W3C home > Mailing lists > Public > xml-dist-app@w3.org > October 2001

Is the initial sender a node?

From: Mark Nottingham <mnot@mnot.net>
Date: Wed, 17 Oct 2001 14:32:28 -0700
To: XML Distributed Applications List <xml-dist-app@w3.org>
Message-ID: <20011017143222.B3188@mnot.net>

I think this may have been covered before; if so, a pointer to the
discussion (which I couldn't find) would be appreciated.

Our definition of node is:

  A SOAP node processes a SOAP message according to the formal set of
  conventions defined by SOAP. The SOAP node is responsible for
  enforcing the rules that govern the exchange of SOAP messages and
  accesses the services provided by the underlying protocols through
  SOAP bindings. Non-compliance with SOAP conventions can cause a
  SOAP node to generate a SOAP fault (see also SOAP receiver and SOAP
  sender).

Here, I infer that 'processes a SOAP message according to the formal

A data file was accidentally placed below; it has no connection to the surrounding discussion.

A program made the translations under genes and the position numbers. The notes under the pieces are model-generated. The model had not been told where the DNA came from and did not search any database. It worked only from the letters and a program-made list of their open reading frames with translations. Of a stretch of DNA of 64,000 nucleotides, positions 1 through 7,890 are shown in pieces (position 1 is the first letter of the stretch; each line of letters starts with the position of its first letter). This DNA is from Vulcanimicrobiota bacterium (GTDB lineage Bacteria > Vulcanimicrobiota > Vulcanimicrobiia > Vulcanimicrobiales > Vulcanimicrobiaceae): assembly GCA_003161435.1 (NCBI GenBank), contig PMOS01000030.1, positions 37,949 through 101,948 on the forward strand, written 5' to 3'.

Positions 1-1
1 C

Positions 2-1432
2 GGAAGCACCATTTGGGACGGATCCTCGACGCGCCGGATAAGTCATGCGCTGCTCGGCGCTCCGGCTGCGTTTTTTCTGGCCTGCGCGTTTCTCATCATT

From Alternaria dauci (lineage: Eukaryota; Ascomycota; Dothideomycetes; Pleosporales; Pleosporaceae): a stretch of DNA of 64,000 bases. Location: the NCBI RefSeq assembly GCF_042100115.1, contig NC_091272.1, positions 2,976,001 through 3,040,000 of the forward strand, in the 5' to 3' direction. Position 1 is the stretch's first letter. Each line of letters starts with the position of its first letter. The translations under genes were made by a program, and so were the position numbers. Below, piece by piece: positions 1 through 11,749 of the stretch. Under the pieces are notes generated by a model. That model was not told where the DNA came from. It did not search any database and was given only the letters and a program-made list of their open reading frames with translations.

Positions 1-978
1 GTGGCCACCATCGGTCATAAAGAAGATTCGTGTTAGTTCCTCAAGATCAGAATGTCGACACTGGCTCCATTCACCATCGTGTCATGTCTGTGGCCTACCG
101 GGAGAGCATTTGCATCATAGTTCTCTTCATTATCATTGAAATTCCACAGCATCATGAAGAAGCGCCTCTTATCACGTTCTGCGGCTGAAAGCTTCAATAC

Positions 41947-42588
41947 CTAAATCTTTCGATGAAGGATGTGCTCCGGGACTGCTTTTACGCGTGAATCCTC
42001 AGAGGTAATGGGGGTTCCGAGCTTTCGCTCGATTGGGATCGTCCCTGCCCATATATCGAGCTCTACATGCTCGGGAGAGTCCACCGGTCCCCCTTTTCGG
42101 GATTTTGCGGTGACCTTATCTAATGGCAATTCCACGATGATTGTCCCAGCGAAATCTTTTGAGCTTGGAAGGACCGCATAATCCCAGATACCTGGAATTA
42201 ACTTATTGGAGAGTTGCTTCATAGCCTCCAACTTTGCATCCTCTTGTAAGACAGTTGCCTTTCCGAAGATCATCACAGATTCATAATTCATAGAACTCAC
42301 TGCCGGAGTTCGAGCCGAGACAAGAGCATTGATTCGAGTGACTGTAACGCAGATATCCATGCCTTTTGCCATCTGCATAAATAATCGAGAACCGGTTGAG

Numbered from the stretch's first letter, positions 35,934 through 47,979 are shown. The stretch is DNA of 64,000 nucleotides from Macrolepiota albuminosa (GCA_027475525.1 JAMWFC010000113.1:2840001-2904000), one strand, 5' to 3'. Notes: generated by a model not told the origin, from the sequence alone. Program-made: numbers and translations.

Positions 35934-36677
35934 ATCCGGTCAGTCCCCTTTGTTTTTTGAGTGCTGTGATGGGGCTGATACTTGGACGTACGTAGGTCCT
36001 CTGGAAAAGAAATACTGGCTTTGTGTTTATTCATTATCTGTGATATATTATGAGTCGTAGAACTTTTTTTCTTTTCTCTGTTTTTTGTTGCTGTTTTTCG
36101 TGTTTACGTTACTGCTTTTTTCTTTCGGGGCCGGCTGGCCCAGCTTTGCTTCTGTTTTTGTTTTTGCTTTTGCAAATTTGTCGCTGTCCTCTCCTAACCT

set of conventions defined by SOAP' refers to the processing model in
2.5, "Processing SOAP Messages."

Our definition of initial sender is:
 
  The SOAP sender that originates a SOAP message as the starting
  point of a SOAP message path.

And a SOAP sender is defined as a SOAP node. 

Following these definitions, with the above interpretation of the
processing model, it appears that initial senders follow the
processing model. 

Is this the case?

My intuition is that our definition of node is based on the incorrect
criteria. I can see cases where it would be useful to target blocks
at the initial sender (e.g., 'encrypt the body and insert a
decryption block targeted at foo'), but I don't remember seeing
evidence of this in our discussions of how modules work, etc. (tho my
memory is notoriously bad).

-- 
Mark Nottingham
http://www.mnot.net/
 
Received on Wednesday, 17 October 2001 17:32:29 GMT

This archive was generated by hypermail 2.2.0+W3C-0.50 : Monday, 7 December 2009 10:59:04 GMT